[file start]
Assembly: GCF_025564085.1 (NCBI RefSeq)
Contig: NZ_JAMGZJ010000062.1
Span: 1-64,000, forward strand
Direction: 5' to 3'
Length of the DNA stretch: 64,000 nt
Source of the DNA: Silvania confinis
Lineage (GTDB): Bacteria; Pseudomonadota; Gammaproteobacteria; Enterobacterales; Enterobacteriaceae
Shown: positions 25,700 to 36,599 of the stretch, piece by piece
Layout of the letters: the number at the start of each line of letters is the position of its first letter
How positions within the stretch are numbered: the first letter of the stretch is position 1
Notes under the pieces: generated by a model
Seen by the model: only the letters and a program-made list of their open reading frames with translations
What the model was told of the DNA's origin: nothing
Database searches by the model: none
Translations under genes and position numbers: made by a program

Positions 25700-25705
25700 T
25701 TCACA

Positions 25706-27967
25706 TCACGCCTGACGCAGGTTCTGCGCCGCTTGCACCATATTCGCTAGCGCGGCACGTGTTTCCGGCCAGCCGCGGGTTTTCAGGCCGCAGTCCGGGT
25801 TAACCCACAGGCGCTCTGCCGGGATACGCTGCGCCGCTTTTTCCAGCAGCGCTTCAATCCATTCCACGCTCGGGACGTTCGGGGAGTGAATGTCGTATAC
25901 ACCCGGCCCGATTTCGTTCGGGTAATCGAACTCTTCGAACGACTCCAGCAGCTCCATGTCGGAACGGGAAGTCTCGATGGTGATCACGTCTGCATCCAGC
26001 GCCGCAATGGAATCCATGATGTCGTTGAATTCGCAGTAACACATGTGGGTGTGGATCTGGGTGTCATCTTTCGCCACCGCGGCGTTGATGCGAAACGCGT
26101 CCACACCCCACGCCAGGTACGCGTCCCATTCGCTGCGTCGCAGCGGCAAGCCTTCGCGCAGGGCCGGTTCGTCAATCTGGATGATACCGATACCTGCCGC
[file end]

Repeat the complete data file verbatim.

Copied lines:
Assembly: GCF_025564085.1 (NCBI RefSeq)
Contig: NZ_JAMGZJ010000062.1
Span: 1-64,000, forward strand
Direction: 5' to 3'
Length of the DNA stretch: 64,000 nt
Source of the DNA: Silvania confinis
Lineage (GTDB): Bacteria; Pseudomonadota; Gammaproteobacteria; Enterobacterales; Enterobacteriaceae
Shown: positions 25,700 to 36,599 of the stretch, piece by piece
Layout of the letters: the number at the start of each line of letters is the position of its first letter
How positions within the stretch are numbered: the first letter of the stretch is position 1
Notes under the pieces: generated by a model
Seen by the model: only the letters and a program-made list of their open reading frames with translations
What the model was told of the DNA's origin: nothing
Database searches by the model: none
Translations under genes and position numbers: made by a program

Positions 25700-25705
25700 T
25701 TCACA

Positions 25706-27967
25706 TCACGCCTGACGCAGGTTCTGCGCCGCTTGCACCATATTCGCTAGCGCGGCACGTGTTTCCGGCCAGCCGCGGGTTTTCAGGCCGCAGTCCGGGT
25801 TAACCCACAGGCGCTCTGCCGGGATACGCTGCGCCGCTTTTTCCAGCAGCGCTTCAATCCATTCCACGCTCGGGACGTTCGGGGAGTGAATGTCGTATAC
25901 ACCCGGCCCGATTTCGTTCGGGTAATCGAACTCTTCGAACGACTCCAGCAGCTCCATGTCGGAACGGGAAGTCTCGATGGTGATCACGTCTGCATCCAGC
26001 GCCGCAATGGAATCCATGATGTCGTTGAATTCGCAGTAACACATGTGGGTGTGGATCTGGGTGTCATCTTTCGCCACCGCGGCGTTGATGCGAAACGCGT
26101 CCACACCCCACGCCAGGTACGCGTCCCATTCGCTGCGTCGCAGCGGCAAGCCTTCGCGCAGGGCCGGTTCGTCAATCTGGATGATACCGATACCTGCCGC